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People clear debris after a typhoon hit the Philippines
Philippines

Typhoon Rai: Humanity & Inclusion launches relief operations

Humanity & Inclusion is preparing to launch its emergency relief operations in the Philippines to assist people following the devastation caused by Typhoon Rai.

More than 1 million people have been affected by Typhoon Rai, which hit the Philippines Dec. 16-18. Humanity & Inclusion was one of the first humanitarian actors to assess the damage in some of the hardest-hit communities.

Emergency aid in two provinces

After having assessed the needs of communities and individuals, Humanity & Inclusion’s teams in the Philippines will start their operations on Dec. 26 in the Bohol and Surigao del Norte.

In Bohol, teams plan to distribute 3,024 temporary shelters to people whose homes have been destroyed, and will provide 2,700 tarps in partnership with another organization. The support will provide families with decent shelter until they can rebuild their homes.

In Surigao Del Norte, Humanity & Inclusion is preparing to distribute 100 hygiene kits, containing items like soap, toothbrushes, toothpaste and sanitary towels. Teams are also set to provide 300 families with cash transfer in three barangays—neighborhoods—in Surigao City. Families will be able to use the aid to buy food in local markets.

“Our teams are happy to be part of these operations. Humanity & Inclusion was one of the first humanitarian organizations to assess needs in the field and we are happy to be returning with assistance to help affected populations,” says Alvin Dumduma, Humanity & Inclusion’s project manager in the Philippines. “We’re keen to start implementing the first aid operations.”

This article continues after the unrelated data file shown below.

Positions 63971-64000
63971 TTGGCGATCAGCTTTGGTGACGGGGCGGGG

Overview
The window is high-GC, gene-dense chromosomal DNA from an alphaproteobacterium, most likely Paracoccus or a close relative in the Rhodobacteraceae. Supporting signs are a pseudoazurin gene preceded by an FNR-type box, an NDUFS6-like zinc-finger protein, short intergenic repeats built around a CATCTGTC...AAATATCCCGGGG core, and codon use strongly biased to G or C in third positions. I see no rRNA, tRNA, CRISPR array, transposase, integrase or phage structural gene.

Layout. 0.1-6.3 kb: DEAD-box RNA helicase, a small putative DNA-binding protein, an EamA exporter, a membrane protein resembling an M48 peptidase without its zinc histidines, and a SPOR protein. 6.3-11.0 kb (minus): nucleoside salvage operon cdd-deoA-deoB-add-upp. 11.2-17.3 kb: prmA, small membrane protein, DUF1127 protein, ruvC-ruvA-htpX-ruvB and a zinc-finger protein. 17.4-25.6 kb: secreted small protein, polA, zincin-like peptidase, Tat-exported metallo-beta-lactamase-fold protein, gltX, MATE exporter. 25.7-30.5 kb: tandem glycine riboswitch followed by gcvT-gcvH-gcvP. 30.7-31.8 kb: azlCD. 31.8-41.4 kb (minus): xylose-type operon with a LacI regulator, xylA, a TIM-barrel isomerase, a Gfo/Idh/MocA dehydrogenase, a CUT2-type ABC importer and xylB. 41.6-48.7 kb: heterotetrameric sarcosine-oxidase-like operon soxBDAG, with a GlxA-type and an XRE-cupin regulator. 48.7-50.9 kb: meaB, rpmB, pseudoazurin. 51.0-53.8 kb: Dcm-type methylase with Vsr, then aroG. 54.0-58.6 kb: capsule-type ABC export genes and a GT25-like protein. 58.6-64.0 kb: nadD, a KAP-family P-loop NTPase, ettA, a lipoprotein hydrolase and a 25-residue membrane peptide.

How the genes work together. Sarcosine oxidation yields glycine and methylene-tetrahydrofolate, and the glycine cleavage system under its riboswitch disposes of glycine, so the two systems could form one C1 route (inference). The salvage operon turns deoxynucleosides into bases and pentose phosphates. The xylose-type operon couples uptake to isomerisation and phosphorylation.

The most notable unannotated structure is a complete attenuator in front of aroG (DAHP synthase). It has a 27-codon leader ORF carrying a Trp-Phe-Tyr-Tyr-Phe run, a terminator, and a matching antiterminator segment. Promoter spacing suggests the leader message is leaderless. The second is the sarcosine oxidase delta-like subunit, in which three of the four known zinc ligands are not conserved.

Unstable situation

Working with local authorities and community teams, Humanity & Inclusion will identify the families and individuals with the greatest needs to prioritize aid efforts.

“The situation is changing all the time,” Dumduma explains. “People affected by the typhoon do not want to wait around in overcrowded and uncomfortable evacuation centers with limited access to sanitary facilities. They want to return home to rebuild their houses, even by using salvaged materials. We will have to reassess their needs when we start providing them with emergency assistance. With so many people affected, it’s really important to take into account the needs of the most vulnerable people and the most immediate needs.”

Future actions

Humanity & Inclusion is looking into the possibility of working on child-friendly spaces, with educational and learning activities to ensure children still have access to education, and to provide them with mental health assistance to detect and treat trauma.

In a second phase of the response, the organization plans to distribute non-food items like cooking supplies and dignity kits, including items such as sanitary towels, underwear, toilet paper, and more.

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